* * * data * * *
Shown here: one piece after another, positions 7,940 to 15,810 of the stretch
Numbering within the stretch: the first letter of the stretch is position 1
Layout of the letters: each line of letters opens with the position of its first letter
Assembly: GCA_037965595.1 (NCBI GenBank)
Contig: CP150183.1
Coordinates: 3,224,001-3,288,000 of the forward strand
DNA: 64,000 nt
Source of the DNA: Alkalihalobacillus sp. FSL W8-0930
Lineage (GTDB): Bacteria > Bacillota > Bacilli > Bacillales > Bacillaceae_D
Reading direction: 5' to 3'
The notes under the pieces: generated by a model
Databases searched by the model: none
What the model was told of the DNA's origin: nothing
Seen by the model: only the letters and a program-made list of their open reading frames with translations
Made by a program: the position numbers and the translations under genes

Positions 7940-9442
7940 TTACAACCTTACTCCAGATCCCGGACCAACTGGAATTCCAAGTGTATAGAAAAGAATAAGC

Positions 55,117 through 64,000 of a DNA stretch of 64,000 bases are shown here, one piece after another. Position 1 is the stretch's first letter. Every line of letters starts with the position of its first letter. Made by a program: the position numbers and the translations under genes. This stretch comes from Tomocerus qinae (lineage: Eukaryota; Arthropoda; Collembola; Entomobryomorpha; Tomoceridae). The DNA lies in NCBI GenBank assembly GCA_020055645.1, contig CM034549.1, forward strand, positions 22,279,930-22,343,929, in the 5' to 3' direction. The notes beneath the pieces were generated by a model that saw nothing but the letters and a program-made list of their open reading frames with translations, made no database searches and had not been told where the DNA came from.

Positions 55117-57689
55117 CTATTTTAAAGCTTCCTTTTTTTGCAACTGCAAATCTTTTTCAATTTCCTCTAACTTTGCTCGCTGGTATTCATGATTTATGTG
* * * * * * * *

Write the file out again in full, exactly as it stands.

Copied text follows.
Shown here: one piece after another, positions 7,940 to 15,810 of the stretch
Numbering within the stretch: the first letter of the stretch is position 1
Layout of the letters: each line of letters opens with the position of its first letter
Assembly: GCA_037965595.1 (NCBI GenBank)
Contig: CP150183.1
Coordinates: 3,224,001-3,288,000 of the forward strand
DNA: 64,000 nt
Source of the DNA: Alkalihalobacillus sp. FSL W8-0930
Lineage (GTDB): Bacteria > Bacillota > Bacilli > Bacillales > Bacillaceae_D
Reading direction: 5' to 3'
The notes under the pieces: generated by a model
Databases searched by the model: none
What the model was told of the DNA's origin: nothing
Seen by the model: only the letters and a program-made list of their open reading frames with translations
Made by a program: the position numbers and the translations under genes

Positions 7940-9442
7940 TTACAACCTTACTCCAGATCCCGGACCAACTGGAATTCCAAGTGTATAGAAAAGAATAAGC

Positions 55,117 through 64,000 of a DNA stretch of 64,000 bases are shown here, one piece after another. Position 1 is the stretch's first letter. Every line of letters starts with the position of its first letter. Made by a program: the position numbers and the translations under genes. This stretch comes from Tomocerus qinae (lineage: Eukaryota; Arthropoda; Collembola; Entomobryomorpha; Tomoceridae). The DNA lies in NCBI GenBank assembly GCA_020055645.1, contig CM034549.1, forward strand, positions 22,279,930-22,343,929, in the 5' to 3' direction. The notes beneath the pieces were generated by a model that saw nothing but the letters and a program-made list of their open reading frames with translations, made no database searches and had not been told where the DNA came from.

Positions 55117-57689
55117 CTATTTTAAAGCTTCCTTTTTTTGCAACTGCAAATCTTTTTCAATTTCCTCTAACTTTGCTCGCTGGTATTCATGATTTATGTG